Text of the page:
the area of anti-smuggling. The BOC can only succeed if it has CLEAR FOCUS!

Part 4
Imperatives of a Smuggling-free Philippines

The Management Association of the Philippines (MAP) suggests that a
smuggling-free Philippines will (1) improve the country‟s standing in the global race for

competitiveness, (2) address the revenue gap, and provide much-needed funds for
education, health and infrastructure.
The first may sound Greek to the hoi polloi, but the second is unmistakably clear
even to the late Mang Pandoy – more funds for education, health and infrastructure,

and other governmental concerns.
Here‟s MAP21: “a smuggling-free Philippines will not only improve our standing in
the world competitiveness ranking but will also address the revenue gap and provide
much-needed funds for education, health and infrastructure. Smuggling on petroleum
products alone is conservatively estimated to result in a revenue loss of at least P30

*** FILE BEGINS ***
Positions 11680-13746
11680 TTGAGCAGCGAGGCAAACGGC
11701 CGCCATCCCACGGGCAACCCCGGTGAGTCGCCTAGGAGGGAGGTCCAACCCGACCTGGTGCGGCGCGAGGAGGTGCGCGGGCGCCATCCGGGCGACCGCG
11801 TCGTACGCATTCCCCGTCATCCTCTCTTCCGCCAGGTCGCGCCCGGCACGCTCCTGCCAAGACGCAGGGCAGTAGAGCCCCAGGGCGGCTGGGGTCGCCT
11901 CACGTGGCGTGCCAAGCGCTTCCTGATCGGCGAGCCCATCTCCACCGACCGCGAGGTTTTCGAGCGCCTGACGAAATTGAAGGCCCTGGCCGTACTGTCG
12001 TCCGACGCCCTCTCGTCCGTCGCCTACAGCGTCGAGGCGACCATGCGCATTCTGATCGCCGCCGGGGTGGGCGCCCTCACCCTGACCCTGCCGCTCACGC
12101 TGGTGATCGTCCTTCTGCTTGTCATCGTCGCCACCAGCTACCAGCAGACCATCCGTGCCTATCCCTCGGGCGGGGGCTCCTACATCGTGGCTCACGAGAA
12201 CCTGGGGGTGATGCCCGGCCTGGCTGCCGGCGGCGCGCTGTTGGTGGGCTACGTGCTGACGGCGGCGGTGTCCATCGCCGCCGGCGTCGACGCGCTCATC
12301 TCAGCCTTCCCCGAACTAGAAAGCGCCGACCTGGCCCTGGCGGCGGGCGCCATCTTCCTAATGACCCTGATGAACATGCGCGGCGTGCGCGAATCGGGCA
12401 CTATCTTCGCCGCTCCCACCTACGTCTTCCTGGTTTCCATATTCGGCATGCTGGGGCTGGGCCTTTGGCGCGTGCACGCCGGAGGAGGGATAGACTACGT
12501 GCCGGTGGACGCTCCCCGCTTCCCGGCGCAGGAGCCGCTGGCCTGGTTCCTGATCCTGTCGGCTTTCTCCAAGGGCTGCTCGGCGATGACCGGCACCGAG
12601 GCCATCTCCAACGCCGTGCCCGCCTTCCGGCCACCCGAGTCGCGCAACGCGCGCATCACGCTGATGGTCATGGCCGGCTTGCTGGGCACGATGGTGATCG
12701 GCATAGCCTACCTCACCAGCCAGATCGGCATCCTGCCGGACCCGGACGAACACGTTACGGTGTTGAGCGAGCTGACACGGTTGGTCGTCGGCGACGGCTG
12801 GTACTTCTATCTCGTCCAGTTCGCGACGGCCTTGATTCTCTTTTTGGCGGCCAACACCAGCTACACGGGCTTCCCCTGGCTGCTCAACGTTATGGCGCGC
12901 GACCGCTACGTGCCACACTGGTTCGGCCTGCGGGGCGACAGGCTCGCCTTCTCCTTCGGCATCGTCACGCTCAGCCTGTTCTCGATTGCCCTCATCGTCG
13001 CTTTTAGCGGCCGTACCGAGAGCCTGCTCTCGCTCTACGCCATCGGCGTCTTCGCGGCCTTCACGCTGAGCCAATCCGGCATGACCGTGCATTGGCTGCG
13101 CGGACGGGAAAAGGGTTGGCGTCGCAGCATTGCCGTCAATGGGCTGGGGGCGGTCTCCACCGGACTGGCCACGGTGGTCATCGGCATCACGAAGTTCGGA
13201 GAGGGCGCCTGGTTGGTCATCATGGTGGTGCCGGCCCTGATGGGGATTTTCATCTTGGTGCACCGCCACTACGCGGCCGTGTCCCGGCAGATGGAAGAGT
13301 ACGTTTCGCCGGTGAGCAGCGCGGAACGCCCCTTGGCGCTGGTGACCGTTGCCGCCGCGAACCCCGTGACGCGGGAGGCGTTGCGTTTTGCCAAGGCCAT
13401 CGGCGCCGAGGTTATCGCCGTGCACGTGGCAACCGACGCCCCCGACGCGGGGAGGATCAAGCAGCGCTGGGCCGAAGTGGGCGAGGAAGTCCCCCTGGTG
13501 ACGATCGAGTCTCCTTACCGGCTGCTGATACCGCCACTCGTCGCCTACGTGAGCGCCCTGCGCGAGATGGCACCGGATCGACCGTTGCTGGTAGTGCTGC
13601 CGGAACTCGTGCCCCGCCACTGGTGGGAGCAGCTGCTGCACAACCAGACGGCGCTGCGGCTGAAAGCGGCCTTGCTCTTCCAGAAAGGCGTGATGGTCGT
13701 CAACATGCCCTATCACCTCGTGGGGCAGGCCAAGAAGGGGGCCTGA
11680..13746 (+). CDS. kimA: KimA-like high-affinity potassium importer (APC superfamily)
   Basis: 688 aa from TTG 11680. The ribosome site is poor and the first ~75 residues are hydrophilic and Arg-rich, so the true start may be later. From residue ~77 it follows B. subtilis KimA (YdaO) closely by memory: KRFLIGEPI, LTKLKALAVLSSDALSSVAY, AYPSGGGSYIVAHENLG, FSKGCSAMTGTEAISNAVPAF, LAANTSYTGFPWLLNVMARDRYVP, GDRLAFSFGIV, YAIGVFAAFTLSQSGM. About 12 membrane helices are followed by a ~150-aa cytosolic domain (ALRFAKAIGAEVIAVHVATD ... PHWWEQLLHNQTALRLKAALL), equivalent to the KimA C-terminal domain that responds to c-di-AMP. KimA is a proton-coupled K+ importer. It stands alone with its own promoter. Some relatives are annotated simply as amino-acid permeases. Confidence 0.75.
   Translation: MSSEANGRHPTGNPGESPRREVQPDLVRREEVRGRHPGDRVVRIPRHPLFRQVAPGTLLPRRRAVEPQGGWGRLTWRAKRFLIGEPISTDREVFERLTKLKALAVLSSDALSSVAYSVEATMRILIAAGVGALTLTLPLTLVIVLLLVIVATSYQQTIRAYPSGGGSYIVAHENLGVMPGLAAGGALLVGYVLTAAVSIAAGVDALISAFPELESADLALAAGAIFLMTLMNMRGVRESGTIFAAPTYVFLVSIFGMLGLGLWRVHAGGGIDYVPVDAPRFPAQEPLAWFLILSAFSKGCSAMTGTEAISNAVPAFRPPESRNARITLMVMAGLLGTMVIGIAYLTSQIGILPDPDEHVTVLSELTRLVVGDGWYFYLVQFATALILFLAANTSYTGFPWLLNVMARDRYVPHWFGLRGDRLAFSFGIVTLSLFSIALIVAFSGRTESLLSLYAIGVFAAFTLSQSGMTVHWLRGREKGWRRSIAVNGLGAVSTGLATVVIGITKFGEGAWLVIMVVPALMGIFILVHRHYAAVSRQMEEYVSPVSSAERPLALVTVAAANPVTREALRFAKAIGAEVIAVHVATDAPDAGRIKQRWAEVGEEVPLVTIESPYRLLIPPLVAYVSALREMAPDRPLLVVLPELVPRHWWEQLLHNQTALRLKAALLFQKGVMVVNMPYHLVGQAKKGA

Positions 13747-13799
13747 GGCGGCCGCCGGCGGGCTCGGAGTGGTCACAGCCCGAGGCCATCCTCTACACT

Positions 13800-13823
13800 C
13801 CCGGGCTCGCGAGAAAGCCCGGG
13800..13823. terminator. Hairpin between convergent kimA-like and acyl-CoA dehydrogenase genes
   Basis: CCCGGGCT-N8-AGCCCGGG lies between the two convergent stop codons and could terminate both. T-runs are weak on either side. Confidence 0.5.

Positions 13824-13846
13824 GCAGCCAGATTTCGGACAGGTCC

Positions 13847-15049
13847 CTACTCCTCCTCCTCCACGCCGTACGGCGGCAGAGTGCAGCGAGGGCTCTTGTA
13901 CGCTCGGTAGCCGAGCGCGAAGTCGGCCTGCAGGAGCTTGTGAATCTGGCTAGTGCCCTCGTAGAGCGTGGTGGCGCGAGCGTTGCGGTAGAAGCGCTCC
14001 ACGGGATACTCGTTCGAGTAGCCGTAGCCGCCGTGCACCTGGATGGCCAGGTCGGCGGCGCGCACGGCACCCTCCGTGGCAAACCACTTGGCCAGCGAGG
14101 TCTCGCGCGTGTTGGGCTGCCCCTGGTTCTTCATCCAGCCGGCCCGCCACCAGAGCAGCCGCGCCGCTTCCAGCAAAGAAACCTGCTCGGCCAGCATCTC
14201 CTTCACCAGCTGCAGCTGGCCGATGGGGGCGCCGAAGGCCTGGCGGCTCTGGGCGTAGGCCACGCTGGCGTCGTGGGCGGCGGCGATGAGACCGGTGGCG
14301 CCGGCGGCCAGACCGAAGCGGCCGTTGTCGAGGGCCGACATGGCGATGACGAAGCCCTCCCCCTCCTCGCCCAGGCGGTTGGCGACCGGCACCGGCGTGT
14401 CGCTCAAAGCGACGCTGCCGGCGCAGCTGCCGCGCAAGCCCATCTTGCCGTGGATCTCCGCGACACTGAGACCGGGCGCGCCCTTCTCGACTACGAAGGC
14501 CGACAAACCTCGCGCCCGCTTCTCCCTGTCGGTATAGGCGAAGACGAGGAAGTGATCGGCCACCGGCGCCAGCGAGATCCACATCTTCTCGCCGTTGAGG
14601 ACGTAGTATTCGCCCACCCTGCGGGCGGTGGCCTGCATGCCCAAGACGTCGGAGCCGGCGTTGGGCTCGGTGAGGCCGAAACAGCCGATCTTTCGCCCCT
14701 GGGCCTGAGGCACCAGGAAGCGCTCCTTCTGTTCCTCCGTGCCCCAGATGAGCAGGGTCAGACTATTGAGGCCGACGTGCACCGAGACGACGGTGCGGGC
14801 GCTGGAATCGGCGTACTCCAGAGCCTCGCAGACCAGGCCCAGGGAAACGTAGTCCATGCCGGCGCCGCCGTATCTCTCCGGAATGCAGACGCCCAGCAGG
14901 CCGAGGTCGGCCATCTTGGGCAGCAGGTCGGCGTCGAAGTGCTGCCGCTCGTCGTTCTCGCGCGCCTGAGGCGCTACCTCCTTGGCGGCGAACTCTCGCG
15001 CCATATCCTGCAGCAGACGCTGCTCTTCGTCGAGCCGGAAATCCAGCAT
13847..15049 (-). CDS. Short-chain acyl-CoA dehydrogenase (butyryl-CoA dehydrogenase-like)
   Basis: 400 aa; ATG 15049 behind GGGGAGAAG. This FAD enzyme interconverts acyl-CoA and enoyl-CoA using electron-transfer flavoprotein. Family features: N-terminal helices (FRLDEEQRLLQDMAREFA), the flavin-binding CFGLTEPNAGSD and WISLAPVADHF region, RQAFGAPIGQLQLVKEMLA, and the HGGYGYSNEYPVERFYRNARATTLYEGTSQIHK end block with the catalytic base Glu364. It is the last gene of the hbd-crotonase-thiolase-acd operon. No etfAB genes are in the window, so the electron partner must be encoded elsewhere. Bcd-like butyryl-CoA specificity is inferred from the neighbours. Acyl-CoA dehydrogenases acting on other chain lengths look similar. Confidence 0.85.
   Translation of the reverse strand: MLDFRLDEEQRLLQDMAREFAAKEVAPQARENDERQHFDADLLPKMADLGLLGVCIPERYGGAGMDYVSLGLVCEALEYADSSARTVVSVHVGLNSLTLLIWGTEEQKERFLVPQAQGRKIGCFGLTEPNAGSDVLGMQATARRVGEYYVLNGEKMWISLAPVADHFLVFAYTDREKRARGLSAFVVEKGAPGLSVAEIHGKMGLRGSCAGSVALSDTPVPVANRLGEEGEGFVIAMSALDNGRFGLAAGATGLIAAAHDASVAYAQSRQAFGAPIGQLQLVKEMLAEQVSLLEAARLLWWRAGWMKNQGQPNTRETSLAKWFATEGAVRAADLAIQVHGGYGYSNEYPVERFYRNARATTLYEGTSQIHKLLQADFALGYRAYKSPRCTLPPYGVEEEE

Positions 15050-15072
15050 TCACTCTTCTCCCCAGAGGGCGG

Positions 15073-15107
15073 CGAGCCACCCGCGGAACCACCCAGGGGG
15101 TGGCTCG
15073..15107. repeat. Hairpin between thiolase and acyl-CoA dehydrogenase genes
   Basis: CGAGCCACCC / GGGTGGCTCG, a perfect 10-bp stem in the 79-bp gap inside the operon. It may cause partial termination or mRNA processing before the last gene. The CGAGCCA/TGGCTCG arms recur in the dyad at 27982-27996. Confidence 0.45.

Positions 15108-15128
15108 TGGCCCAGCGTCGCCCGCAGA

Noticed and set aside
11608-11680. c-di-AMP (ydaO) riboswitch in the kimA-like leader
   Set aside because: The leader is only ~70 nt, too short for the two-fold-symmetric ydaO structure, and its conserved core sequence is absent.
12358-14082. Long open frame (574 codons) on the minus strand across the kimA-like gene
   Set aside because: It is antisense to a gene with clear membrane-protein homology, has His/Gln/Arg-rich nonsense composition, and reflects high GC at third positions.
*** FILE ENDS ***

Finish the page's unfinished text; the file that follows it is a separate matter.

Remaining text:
billion per year.”
That said, can‟t those pushing for the relaxation of customs control in favor of
trade facilitation draw lessons from the MAP?
Will not global competitiveness – more than our flawed concept of trade
facilitation – derive immediate benefit for the country? But, global competitiveness will
suffer if smuggling is rampant in the country, says MAP.
So, stop smuggling we must.
But, how do we address smuggling, relax customs control?

I doubt.
Again, a smuggling-free Philippines will “also address the revenue gap and
provide much-needed funds for education, health and infrastructure. Smuggling on


Query of the Week, Management Association of the Philippines, Business World, Series of



petroleum products alone is conservatively estimated to result in a revenue loss of at
least P30 billion per year.”